Seal of Susquehanna University
|Motto||Achievement, Leadership, Service|
|Type||Private, Lutheran-affiliated university|
|President||L. Jay Lemons|
|Location||Selinsgrove, Pennsylvania, USA|
325 acres (132 ha)
|Colors||Orange and Maroon|
|Athletics||24 varsity teams
NCAA Division III
Susquehanna University is a four-year, co-educational, private liberal arts university in Selinsgrove, in central Pennsylvania, United States. The University is situated in the Susquehanna Valley approximately 50 miles (80 km) north of Pennsylvania's state capital, Harrisburg.
The academic programs fall into either the School of Arts and Sciences or the AACSB International accredited Sigmund Weis School of Business. Susquehanna University enrolls more than 2,200 undergraduate students from 35 states and 17 countries, and maintains a student-to-faculty ratio of 12 to 1. A large majority of students live on campus all four years and as of 2012, all students participate in a cross-cultural study away or service learning experience known as the GO Program. Noteworthy alumni include several Pennsylvania political representatives and CEOs of Fortune 500 companies.
The University was founded in 1856 by Benjamin Kurtz as the Lutheran based Missionary Institute paired with a sister college, the Susquehanna Female College. When the sister college closed in 1873, the missionary institute became co-educational, and in 1895 it became a four-year school renamed Susquehanna University. The school's 325 acres sit in rural Pennsylvania and house 39 residential buildings, 6 academic buildings, a library, athletic facilities, a health center, and several administrative buildings.
- 1 History
- 2 Academics
- 3 Campus
- 4 Student Life
- 5 Athletics
- 6 Notable Alumni
- 7 Notable Faculty & Administration
- 8 References
- 9 External links
Founding and Early Years
Susquehanna University was founded in 1858 as The Missionary Institute of the Evangelical Lutheran Church by Benjamin Kurtz. Having already assisted in the founding of the Gettysburg Seminary (now Gettysburg College), Kurtz wanted to create another institution in an effort to expand a form of American Lutheranism that he and his contemporaries Samuel Simon Schmucker, founder and first president of Gettysburg College, and Samuel Sprecher, second president of Wittenberg College, advocated. His mission was to “educate men for the gospel ministry … who cannot take a full course of training adapted to their age and circumstances; a course so thorough in Theology as will qualify them to be able and faithful ministers of Christ.” The Missionary Institute first saw its realization when the American Lutherans of the Evangelical Lutheran Church in Selinsgrove, Pennsylvania pledged $22,000, fifty students, and the provisional use of its church facilities. However, their offer came with the stipulation that the Missionary Institute be expanded to a junior college, and that a sister college called Susquehanna Female College also be formed. Kurtz’s own personal mission would be the foundation of the institute’s Theology Department, which he led as the first Professor of Theology. The school’s official description, as read in the official founding charter, was “An American and Lutheran College.”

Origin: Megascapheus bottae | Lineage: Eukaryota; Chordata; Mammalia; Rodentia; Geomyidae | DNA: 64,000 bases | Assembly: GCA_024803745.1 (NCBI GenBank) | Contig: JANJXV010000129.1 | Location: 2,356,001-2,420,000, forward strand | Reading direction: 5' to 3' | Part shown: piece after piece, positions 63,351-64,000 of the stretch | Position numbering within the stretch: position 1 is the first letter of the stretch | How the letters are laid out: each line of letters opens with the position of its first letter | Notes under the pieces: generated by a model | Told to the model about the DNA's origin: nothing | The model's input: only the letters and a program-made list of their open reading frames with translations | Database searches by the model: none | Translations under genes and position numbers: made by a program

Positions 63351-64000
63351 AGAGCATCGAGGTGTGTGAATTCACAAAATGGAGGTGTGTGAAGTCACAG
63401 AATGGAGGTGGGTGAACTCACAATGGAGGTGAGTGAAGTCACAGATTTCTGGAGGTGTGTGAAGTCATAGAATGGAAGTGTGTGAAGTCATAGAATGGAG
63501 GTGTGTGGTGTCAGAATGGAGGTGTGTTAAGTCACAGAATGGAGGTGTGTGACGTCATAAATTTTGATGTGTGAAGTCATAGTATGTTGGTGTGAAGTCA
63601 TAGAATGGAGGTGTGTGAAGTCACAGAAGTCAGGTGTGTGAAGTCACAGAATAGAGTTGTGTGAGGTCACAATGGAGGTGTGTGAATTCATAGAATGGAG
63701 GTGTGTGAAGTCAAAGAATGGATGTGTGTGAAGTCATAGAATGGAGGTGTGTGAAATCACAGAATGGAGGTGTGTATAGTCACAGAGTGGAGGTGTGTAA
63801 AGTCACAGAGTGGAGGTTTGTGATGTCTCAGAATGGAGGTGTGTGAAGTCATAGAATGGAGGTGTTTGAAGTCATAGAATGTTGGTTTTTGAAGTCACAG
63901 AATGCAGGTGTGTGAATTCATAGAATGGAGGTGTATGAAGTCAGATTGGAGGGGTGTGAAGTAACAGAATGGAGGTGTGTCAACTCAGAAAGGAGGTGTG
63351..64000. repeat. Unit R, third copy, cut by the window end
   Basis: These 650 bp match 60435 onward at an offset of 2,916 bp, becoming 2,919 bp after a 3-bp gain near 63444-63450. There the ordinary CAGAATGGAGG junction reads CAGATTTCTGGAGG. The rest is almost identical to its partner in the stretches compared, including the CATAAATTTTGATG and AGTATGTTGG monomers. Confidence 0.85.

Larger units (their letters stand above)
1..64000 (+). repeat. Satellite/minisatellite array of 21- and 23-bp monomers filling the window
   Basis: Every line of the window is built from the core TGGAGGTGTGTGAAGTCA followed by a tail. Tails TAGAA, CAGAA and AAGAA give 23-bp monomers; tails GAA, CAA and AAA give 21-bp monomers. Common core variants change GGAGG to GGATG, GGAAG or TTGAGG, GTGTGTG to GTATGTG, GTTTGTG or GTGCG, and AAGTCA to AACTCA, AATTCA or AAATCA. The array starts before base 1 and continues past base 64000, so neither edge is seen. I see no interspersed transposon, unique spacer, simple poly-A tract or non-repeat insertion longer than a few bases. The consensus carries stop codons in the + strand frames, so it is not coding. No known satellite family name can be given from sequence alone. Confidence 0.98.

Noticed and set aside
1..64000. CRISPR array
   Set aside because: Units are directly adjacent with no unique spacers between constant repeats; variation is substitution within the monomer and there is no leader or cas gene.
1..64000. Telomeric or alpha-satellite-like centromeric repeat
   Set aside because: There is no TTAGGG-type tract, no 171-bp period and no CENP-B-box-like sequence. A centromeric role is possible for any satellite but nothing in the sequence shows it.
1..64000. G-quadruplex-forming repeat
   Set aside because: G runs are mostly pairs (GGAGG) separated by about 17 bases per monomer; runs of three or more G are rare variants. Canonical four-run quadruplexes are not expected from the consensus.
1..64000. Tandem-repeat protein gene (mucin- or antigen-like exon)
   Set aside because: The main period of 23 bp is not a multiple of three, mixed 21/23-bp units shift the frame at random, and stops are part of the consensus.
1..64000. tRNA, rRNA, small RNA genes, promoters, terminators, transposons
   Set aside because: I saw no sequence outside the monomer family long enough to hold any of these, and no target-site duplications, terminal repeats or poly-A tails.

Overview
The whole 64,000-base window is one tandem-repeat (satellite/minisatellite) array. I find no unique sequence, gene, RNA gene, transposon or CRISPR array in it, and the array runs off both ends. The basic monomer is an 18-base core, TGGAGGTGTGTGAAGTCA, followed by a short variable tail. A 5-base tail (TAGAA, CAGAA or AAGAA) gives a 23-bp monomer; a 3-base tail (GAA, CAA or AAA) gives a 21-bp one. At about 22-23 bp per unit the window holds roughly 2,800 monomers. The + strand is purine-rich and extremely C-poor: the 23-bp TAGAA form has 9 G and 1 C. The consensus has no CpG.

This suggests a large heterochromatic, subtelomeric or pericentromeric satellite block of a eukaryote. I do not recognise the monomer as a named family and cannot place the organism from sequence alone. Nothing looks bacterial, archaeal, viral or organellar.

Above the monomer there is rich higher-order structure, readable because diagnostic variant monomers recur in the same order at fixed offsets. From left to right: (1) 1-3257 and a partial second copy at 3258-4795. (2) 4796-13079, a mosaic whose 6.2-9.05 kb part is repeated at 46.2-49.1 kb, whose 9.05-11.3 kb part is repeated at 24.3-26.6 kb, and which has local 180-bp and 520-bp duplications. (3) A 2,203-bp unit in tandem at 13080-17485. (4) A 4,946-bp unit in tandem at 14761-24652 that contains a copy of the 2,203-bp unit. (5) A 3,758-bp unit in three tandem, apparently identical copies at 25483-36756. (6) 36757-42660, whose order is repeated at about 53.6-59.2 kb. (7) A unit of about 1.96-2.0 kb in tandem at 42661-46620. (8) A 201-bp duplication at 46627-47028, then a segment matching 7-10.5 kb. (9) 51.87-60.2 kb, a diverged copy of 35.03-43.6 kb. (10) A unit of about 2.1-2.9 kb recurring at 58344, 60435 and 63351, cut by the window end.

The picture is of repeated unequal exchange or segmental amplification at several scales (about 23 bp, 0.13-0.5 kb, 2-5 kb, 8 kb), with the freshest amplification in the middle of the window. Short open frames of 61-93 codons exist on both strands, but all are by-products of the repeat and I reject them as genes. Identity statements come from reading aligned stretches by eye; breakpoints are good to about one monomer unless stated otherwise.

On Wednesday, September 1, 1858, the Missionary Institute of the Evangelical Lutheran Church and its sister college Susquehanna Female College were born and legally recognized 23 days later. Benjamin Kurtz was officially recognized as the first President. At the time of its founding it had two departments, the Theology Department headed by Benjamin Kurtz and Henry Ziegler, and the Classical Department. By 1873, the sister college disbanded and the Institute became coeducational. Twenty two years later, in 1895, the institute officially became known as Susquehanna University.
The 20th century signified many changes within Susquehanna University. The school had just recently transitioned into a full four year college offering bachelor degrees, and changed its name to Susquehanna University five years prior to the new century. Notable benefactors of the university during the turn of the century were Samuel Seibert and Charles Steele, both of which would have buildings named after them. In 1903, the board approved SU’s colors, orange and maroon.